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DNA mystery

Creeth was born in 1924 and educated at the local Northampton County Grammar school. He stayed in England’s East Midlands to read chemistry at what was then University College Nottingham, and after graduation undertook his PhD under the chemists J. Masson Gulland and Denis O. “Doj” Jordan, who helped Creeth reach his groundbreaking conclusions.

At that time there was growing interest in DNA because scientists suspected it might be the substance associated with genes or inheritance. Research had shown it was made from sections known as nucleotides. Each contained a sugar residue known as deoxyribose, a phosphate-group molecule and one of four different types of nitrogen-group molecules or “bases”: thymine (T), cytosine (C), adenine (A) and guanine (G).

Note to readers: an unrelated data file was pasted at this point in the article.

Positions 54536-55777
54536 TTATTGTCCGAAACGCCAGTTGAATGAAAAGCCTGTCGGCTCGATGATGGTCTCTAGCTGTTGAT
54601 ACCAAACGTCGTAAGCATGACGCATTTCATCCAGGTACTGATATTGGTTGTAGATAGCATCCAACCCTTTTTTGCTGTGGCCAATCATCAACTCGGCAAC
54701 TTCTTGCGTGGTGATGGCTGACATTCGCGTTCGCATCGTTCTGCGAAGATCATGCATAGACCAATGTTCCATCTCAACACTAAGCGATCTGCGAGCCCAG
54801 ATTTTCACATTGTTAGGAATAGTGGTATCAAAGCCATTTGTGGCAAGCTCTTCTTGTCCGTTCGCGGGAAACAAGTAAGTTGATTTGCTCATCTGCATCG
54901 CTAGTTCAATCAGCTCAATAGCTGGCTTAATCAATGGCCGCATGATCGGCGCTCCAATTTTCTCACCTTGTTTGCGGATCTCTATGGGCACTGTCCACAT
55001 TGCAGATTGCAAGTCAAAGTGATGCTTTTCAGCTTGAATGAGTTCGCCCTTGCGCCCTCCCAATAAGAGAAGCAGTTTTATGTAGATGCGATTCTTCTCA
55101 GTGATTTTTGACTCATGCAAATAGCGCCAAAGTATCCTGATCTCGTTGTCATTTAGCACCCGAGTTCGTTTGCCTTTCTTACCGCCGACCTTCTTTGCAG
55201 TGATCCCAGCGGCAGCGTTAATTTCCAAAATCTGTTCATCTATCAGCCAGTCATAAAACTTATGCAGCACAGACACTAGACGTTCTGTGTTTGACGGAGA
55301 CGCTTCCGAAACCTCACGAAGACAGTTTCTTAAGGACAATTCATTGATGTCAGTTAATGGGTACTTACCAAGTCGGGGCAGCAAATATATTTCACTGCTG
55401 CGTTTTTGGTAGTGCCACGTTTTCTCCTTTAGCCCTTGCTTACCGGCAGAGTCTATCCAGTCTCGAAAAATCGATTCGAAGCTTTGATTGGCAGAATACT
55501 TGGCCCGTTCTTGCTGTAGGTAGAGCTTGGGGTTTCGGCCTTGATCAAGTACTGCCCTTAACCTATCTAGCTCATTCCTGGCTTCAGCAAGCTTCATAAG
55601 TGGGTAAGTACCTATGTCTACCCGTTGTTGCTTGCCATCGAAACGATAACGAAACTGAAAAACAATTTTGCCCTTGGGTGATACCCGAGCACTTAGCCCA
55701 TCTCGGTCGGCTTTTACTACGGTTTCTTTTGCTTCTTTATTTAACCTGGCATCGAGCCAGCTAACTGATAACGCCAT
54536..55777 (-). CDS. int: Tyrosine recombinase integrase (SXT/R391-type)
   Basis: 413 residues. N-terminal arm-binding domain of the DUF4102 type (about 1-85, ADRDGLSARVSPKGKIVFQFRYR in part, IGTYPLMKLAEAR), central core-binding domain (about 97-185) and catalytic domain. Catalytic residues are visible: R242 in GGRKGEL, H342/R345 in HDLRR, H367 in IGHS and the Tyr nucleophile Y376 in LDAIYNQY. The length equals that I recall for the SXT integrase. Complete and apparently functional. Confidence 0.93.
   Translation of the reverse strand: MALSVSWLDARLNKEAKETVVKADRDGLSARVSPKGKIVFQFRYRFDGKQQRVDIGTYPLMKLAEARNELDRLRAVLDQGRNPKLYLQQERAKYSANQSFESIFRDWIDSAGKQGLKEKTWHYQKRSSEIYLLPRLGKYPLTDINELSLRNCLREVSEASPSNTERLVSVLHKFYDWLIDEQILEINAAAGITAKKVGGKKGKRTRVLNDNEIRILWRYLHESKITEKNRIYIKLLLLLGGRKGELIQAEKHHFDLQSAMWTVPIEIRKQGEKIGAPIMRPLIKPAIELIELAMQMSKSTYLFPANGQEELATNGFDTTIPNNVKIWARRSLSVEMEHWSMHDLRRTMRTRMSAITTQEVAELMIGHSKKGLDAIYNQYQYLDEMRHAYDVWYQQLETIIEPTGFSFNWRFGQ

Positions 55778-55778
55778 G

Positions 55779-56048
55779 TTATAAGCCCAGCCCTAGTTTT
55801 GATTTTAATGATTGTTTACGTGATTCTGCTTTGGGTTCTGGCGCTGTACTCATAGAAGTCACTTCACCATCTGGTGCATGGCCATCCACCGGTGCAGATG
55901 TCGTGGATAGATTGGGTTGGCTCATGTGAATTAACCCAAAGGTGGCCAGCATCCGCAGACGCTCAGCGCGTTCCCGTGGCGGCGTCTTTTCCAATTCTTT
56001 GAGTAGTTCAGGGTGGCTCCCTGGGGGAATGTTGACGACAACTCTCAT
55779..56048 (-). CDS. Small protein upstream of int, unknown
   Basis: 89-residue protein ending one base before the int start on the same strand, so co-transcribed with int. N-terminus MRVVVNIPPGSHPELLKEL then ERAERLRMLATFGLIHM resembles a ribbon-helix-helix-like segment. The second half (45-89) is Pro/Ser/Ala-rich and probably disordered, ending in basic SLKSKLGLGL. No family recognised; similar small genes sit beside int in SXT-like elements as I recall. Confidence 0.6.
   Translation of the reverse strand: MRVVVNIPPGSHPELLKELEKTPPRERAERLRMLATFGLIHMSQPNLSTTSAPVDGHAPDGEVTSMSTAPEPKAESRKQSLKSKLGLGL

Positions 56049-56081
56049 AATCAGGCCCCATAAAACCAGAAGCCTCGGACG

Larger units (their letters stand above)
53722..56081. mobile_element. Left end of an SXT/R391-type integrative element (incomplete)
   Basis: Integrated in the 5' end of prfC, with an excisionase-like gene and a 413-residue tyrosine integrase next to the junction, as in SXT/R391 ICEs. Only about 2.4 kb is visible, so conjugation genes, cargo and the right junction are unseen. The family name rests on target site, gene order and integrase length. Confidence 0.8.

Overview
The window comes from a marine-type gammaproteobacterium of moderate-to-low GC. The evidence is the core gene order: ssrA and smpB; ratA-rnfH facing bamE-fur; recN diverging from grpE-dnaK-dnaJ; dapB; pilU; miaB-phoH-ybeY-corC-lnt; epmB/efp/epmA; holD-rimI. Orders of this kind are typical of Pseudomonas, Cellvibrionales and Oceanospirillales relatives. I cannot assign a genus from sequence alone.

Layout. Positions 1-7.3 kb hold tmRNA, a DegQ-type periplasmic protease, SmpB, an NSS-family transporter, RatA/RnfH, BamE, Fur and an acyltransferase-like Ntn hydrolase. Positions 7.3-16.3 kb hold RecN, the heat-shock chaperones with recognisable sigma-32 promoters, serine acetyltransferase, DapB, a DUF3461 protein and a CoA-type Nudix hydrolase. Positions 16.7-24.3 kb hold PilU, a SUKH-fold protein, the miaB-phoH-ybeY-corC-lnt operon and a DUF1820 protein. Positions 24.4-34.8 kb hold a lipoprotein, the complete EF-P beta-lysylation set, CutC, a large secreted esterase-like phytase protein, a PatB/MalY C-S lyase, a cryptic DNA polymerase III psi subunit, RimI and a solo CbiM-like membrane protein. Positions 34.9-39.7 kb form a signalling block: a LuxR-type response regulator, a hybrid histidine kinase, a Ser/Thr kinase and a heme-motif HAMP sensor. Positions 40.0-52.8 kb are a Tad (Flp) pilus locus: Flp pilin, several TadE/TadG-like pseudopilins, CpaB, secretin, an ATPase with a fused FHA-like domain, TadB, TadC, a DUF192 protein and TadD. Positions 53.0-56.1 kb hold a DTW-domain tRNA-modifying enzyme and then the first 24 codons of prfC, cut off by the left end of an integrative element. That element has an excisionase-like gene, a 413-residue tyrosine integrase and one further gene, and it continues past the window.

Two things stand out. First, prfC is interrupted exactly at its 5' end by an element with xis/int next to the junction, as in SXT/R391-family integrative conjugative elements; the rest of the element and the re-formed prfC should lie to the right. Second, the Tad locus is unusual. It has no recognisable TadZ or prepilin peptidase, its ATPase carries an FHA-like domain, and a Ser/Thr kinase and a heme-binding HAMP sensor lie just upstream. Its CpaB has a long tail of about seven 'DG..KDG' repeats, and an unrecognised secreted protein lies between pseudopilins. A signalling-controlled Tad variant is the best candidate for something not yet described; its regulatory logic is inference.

But how the DNA molecule was constructed and held together, and how it recorded our genes remained a mystery. Some scientists even (incorrectly) thought it might take the shape of a ball. If they could work out its exact structure, they might be able to reveal the secrets of the genetic code. Creeth’s fellow students, C.J. Threlfall and H.F.W. Taylor had already made inroads. Threlfall had worked out how to purify a sample of DNA so it could be examined for clues about the structure. Gulland, Jordan and Taylor then studied the purified DNA using a process called electrometric titration to follow how its pH changed as they added acid or alkali. When they didn’t get the results they expected, they thought it might have been caused by the presence in the DNA structure of hydrogen bonds. These occur when hydrogen atoms share electrons with certain other atoms including oxygen and nitrogen, and can affect the overall shape of the molecule. The final and definitive step was made in an experiment by Creeth using a technique know as viscometry. This provides a measure of the size of the DNA molecule in solution and how the size can change. When a strong acid or alkali was added to the solution, its “viscosity” or thickness (resistance to flow) dramatically dropped, which indicated the presence of hydrogen bonds. Creeth, Gulland and Jordan concluded that the hydrogen bonds joined the bases of neighbouring nucleotides. The acid or alkali irreversibly disrupted these bonds to break down the DNA molecule into smaller units and make the solution much runnier. Though Creeth and his supervisors never quite managed to make the final step of working out the exact structure of DNA, they did manage to show hydrogen bonds must be an important part of the molecul DNA mystery Creeth was born in 1924 and educated at the local Northampton County Grammar school. He stayed in England’s East Midlands to read chemistry at what was then University College Nottingham, and after graduation undertook his PhD under the chemists J. Masson Gulland and Denis O. “Doj” Jordan, who helped Creeth reach his groundbreaking conclusions. At that time there was growing interest in DNA because scientists suspected it might be the substance associated with genes or inheritance. Research had shown it was made from sections known as nucleotides. Each contained a sugar residue known as deoxyribose, a phosphate-group molecule and one of four different types of nitrogen-group molecules or “bases”: thymine (T), cytosine (C), adenine (A) and guanine (G). But how the DNA molecule was constructed and held together, and how it recorded our genes remained a mystery. Some scientists even (incorrectly) thought it might take the shape of a ball. If they could work out its exact structure, they might be able to reveal the secrets of the genetic code. Creeth’s fellow students, C.J. Threlfall and H.F.W. Taylor had already made inroads. Threlfall had worked out how to purify a sample of DNA so it could be examined for clues about the structure. Gulland, Jordan and Taylor then studied the purified DNA using a process called electrometric titration to follow how its pH changed as they added acid or alkali. When they didn’t get the results they expected, they thought it might have been caused by the presence in the DNA structure of hydrogen bonds. These occur when hydrogen atoms share electrons with certain other atoms including oxygen and nitrogen, and can affect the overall shape of the molecule. The final and definitive step was made in an experiment by Creeth using a technique know as viscometry. This provides a measure of the size of the DNA molecule in solution and how the size can change. When a strong acid or alkali was added to the solution, its “viscosity” or thickness (resistance to flow) dramatically dropped, which indicated the presence of hydrogen bonds. Creeth, Gulland and Jordan concluded that the hydrogen bonds joined the bases of neighbouring nucleotides. The acid or alkali irreversibly disrupted these bonds to break down the DNA molecule into smaller units and make the solution much runnier. Though Creeth and his supervisors never quite managed to make the final step of working out the exact structure of DNA, they did manage to show hydrogen bonds must be an important part of the molecule

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